According to the Q2 2018 Cybercrime Report from ThreatMetrix, Singapore, Hong Kong and Australia rank as three of the top 5 most targeted countries for cybercriminals. Worldwide, there were 150 million cyberattacks in the first half of the year, including a 157% increase in China, and a 59% increase in Southeast Asia, year-on-year.

In fact, China has the highest cyberattack rate of any region—at 20.9%—and is experiencing a dramatic increase in home-grown bot attacks. The fuel for all this fire? Identity spoofing—which factors as an attack vector at a rate that rivals all other regions but Africa.

Needed: A New Approach to Identity

For public sector organizations seeking to serve constituents via digital channels, the challenge will be in finding ways to layer new approaches of identity verification and assessment atop those currently in place.

After all, the push to digitize new online services—bill payment and collection, managing healthcare and retirement benefits, making loans, awarding government contracts and more—are mission-critical to modern public sector operations.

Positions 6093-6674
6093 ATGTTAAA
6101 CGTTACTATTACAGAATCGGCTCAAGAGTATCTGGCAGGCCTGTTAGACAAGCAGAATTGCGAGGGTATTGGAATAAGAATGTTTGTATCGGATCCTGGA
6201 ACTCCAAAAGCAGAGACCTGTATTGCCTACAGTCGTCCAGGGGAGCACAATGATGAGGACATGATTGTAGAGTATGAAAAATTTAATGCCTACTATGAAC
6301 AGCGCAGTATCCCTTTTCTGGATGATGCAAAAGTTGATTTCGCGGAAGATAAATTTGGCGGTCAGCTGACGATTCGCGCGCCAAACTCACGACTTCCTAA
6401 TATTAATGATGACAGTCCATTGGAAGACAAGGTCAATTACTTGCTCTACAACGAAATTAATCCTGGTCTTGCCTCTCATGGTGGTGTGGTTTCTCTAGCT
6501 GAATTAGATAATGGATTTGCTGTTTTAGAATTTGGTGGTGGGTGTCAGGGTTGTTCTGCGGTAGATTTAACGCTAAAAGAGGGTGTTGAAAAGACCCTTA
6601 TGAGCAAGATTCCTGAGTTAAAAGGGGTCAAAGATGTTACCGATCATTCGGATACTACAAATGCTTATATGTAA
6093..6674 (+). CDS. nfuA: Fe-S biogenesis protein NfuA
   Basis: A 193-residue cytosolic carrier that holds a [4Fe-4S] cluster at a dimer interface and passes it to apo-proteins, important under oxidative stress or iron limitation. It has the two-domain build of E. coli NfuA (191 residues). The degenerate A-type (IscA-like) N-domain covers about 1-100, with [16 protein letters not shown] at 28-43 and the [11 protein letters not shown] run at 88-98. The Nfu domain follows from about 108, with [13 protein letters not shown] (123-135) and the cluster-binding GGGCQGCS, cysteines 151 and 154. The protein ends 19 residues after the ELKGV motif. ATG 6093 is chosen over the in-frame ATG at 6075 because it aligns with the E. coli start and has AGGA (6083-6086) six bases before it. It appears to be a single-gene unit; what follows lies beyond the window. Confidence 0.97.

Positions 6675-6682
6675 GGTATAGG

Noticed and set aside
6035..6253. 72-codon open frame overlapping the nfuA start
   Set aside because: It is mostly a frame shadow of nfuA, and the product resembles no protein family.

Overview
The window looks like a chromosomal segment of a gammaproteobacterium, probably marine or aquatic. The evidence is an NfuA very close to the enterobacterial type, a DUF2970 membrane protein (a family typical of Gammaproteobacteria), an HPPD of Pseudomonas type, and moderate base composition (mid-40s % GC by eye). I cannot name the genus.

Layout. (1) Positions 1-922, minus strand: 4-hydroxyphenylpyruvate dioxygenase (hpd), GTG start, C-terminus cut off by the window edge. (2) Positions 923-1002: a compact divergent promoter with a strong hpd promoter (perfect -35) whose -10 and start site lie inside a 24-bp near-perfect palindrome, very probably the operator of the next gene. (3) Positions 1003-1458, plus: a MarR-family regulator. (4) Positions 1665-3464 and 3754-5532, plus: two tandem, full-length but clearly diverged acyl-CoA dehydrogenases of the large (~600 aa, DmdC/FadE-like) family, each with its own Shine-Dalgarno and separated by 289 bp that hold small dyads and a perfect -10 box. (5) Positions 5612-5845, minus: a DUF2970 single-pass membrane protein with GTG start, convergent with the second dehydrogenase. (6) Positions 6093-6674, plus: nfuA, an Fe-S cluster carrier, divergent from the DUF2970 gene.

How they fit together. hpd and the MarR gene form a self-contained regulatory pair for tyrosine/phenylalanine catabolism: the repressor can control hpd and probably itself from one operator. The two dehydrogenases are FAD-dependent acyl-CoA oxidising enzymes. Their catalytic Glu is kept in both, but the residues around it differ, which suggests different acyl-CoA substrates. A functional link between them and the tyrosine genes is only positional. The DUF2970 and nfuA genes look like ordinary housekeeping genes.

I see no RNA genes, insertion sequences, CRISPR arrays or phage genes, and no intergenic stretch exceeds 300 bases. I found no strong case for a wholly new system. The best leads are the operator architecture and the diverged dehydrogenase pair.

As a result, it’s likely that a growing number of organizations will augment these systems with a modern, digital identity-based decisioning approach that leverages machine learning and behavioral analytics to assess each user, their devices, locations, credentials and online behaviors in real time to protect those users in this post-breach era.

The key will be finding solutions with the analytical firepower and access to shared global threat intelligence with the scale and accuracy needed to instantly recognize legitimate users accessing government services, while blocking malicious actors—without causing friction for legitimate users.

Whatever path public sector organizations take, a few things seem certain. One is that we now live in a world where you have to assume a fraudster is behind the screen in every transaction. The other is that dynamic, digital identity data may be the key to winning the battle to deliver fast, frictionless services—without sacrificing security.

To learn more about how government organizations can boost cybersecurity and fight online fraud with a digital identity-based approach to user verification and assessment, download this case study

Ken Lam

Ken Lam

Senior Director of Marketing, Asia Pacific Region and Japan